The Art of Preparation: Why Tabletop Exercises are Crucial for Your Incident Response Plan
Hot on the heels of last month's blog post on the essentiality of an Incident Response (IR) plan, today we're diving into why it's not enough just to have a plan. You need to test it. Let's explore how tabletop exercises are an invaluable part of this process.
The Value of Testing
Testing your IR plan ensures alignment between assumptions, expectations, and real-world execution. It helps company leaders understand their roles and uncovers any gaps—before a real incident throws them into the deep end.
Who's at the Table?
It might be tempting to focus these exercises on your technical teams. My recommendation leans towards involving senior leadership, especially if you're only running these tests annually. By doing so, you'll be better prepared for scenarios that could have a significant impact on the business.
Suggested participants include:
CEO, President, COO, CFO
VP of Legal, VP of HR, VP of Marketing
Line of business leaders
A facilitator and a note-keeper
Going Beyond the Norm
An effective tabletop exercise challenges participants with out-of-the-box scenarios and difficult decisions. From swapping roles to updating contact information, the exercise aims to make your IR plan a living document that evolves with your business needs. The following are sample scenarios for use in a tabletop exercise.
Scenario 1: Ransomware Attack on Manufacturing Systems
Situation: The organization's key manufacturing systems are infected with ransomware, affecting the ability to fulfill urgent orders.
When should this be declared a security incident?
Who determines if the company should involve law enforcement?
When should cyber insurance be contacted, and by whom? (Is the # within the I plan?)
Are customer contracts affected? If so, what is the obligation towards them?
Media has started calling the company as they heard about the ransomware attack. Who should talk with the media? Who drafts any public statements? What should be publicly shared?
Scenario 2: Insider Data Theft
Situation: A high-ranking engineering leader is discovered to have stolen proprietary designs and is planning to resign.
Is this a data breach or just a security incident?
Should law enforcement be contacted, and if so, who should contact law enforcement?
Are there any industry regulations that mandate notification?
Should your insurance carrier be notified, who should call, and is the number in the IRP?
Scenario 3: Unauthorized Access to Financial Records
Situation: An audit reveals that an outside contractor had unauthorized access to sensitive financial data of customers.
At what point does this become a data breach?
What are the legal obligations regarding disclosure?
Should cyber insurance be notified?
Scenario 4: Supply Chain Compromise
Situation: You received notice that critical software used in your billing process has been compromised in a third-party supply chain attack, affecting the integrity of the company's ERP platform. The COO had surgery and is not available to assist with decision-making.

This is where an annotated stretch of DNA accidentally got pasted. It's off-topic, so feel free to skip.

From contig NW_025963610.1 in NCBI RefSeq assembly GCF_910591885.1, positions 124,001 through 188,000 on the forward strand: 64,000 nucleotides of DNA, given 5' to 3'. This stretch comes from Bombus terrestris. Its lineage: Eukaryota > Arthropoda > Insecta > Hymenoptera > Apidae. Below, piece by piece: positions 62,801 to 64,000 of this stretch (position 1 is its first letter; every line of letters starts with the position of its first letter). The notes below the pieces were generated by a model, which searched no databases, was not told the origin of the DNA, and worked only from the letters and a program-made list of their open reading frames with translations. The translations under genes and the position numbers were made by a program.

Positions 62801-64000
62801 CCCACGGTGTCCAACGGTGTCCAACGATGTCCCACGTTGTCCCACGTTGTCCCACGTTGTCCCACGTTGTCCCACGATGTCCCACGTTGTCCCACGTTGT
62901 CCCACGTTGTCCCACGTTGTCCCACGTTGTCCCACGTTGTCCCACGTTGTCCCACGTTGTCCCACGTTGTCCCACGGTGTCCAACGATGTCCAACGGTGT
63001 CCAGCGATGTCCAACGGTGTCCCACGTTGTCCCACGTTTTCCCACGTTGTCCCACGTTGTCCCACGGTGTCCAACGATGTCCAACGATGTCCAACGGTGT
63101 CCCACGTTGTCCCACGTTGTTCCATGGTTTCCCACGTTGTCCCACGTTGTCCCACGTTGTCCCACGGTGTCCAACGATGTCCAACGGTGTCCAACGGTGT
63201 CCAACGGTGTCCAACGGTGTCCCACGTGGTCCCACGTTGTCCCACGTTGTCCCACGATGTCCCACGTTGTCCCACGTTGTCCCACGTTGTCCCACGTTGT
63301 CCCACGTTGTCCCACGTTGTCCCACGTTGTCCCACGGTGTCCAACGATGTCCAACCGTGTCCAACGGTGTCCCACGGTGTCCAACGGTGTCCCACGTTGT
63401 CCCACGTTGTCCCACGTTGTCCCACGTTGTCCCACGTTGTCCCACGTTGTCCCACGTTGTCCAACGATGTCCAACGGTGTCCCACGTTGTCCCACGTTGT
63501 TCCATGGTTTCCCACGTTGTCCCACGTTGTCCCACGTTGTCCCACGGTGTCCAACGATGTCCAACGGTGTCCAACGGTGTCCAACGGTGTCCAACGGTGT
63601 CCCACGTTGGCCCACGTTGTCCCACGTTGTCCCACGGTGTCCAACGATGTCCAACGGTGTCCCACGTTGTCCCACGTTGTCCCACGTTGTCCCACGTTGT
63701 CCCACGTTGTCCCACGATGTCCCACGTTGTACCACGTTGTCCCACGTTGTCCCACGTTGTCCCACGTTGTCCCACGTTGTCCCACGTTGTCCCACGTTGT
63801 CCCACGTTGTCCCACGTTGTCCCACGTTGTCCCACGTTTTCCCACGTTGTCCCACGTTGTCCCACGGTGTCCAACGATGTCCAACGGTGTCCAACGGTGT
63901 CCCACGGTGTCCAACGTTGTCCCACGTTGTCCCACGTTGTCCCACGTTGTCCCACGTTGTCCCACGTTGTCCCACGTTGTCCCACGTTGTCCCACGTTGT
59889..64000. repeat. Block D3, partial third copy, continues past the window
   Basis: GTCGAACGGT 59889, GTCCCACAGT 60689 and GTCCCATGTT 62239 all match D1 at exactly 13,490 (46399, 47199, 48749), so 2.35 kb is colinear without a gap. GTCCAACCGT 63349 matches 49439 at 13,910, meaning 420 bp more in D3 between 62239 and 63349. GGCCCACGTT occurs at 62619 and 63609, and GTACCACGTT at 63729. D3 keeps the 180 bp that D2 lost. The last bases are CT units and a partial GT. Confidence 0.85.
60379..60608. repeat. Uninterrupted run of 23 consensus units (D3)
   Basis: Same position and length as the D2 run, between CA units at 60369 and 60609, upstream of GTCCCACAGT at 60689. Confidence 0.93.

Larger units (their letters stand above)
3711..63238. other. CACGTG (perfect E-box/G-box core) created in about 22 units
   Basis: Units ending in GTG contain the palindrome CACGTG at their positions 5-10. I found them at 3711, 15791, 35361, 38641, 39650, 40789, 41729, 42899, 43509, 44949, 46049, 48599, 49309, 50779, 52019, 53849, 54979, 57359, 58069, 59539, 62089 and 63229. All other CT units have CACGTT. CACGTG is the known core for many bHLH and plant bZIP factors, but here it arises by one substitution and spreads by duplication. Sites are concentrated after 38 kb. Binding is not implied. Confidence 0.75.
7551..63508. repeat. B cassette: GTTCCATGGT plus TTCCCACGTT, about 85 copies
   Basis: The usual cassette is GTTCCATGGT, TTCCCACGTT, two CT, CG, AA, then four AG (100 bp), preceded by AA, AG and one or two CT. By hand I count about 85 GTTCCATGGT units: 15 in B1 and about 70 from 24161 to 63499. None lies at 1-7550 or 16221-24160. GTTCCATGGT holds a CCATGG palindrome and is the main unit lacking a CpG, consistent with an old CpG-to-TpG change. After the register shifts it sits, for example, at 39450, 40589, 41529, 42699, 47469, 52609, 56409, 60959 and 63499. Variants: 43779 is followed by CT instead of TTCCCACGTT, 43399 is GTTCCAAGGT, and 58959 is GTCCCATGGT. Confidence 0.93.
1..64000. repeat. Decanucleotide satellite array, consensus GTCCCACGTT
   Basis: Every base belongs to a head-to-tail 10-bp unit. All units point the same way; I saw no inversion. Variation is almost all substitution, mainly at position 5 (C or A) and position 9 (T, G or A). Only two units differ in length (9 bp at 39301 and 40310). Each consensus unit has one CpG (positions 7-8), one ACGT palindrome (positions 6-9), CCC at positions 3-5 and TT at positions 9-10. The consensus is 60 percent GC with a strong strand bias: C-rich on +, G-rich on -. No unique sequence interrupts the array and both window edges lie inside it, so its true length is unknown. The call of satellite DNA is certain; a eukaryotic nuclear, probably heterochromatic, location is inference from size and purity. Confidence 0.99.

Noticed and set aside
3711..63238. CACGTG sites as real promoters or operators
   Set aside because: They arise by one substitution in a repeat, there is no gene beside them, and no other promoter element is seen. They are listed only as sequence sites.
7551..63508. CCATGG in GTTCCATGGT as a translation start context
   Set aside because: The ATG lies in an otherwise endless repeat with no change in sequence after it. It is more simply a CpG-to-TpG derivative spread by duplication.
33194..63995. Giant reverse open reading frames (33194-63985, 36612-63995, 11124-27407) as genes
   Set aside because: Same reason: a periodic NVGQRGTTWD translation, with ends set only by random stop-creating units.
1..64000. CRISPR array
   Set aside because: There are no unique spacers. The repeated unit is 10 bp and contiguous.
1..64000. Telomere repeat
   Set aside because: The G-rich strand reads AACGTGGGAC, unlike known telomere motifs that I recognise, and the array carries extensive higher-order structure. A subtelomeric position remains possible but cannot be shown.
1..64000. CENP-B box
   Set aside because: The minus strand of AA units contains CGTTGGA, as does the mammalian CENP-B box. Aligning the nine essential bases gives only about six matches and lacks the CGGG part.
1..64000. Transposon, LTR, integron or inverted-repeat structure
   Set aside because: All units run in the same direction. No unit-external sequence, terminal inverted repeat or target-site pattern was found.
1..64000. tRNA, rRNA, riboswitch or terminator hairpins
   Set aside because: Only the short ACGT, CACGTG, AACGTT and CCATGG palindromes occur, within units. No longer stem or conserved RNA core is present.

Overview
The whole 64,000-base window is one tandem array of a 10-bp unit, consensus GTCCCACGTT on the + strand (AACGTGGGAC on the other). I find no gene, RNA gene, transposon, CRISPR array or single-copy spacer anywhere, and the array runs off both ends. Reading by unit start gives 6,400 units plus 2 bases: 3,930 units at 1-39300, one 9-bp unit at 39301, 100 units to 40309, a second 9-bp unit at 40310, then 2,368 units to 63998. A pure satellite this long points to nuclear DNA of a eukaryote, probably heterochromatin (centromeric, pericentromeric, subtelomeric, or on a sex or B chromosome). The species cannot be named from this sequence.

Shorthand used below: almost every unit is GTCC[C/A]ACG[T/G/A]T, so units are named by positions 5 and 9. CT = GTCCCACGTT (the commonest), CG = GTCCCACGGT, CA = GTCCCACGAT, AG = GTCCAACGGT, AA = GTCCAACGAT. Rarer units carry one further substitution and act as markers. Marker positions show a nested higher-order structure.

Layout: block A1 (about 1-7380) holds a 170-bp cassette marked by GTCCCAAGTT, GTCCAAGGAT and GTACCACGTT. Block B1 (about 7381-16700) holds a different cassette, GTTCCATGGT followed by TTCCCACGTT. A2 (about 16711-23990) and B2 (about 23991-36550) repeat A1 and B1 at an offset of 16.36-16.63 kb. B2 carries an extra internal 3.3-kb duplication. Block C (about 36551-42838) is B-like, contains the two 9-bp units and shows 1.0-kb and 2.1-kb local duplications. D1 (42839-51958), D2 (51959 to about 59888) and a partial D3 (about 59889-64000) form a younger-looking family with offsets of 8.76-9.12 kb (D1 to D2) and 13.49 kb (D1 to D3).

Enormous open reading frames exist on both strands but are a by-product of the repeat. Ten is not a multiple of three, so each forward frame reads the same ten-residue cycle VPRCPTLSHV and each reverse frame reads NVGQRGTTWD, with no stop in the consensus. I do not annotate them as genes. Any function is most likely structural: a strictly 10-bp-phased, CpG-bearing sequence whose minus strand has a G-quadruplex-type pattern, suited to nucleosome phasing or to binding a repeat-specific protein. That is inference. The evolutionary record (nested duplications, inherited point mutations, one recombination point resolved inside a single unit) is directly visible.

Should any operations be halted?
At what stage should this be declared a security incident?
Are regulators in the automotive industry to be notified?
When to contact legal for contractual obligations?
Scenario 5: Phishing Attack Resulting in PHI Exposure
Situation: A successful phishing attack of the company’s benefits coordinator results in unauthorized access to a database containing employees' and dependents' personally identifiable information (PII) and health records.
When do you declare an attack as a security incident vs. a data breach? Who should make this decision?
What are the compliance requirements, particularly if you have employees subject to different state laws?
When should cyber insurance be involved, and who makes that call?
Should outside counsel be engaged?
Communication is Everything
A well-executed IR plan is all about clear lines of communication and accountability. The contact information for key personnel and third parties should be at everyone's fingertips. And don't forget—crisis communication may even warrant its own separate plan.
Time is of the Essence
Remember: laws and regulations around cybersecurity and data breaches are increasingly strict on reporting timelines. Effective tabletop exercises help you identify and refine the key decision points that could save you precious time when it counts.
Adding a Fun Element
For those looking to elevate their tabletop exercises, consider investing in card decks like Backdoors & Breaches by Black Hills Information Security. They add an unscripted, evolving layer to your exercises, keeping everyone engaged.
What About the Tech Teams?
While senior leadership focuses on the big picture, don't neglect tactical tabletops for your IT, Security, and Engineering teams. Dive deep into the technicalities—logging, detection, forensics, and alerting—to ensure everyone knows their role inside and out.
Tabletop exercises are more than just a dry run. They're a rehearsal for reality. Done right, they not only prepare your organization for the worst. They also minimize downtime and reputational damage. So, why leave anything to chance?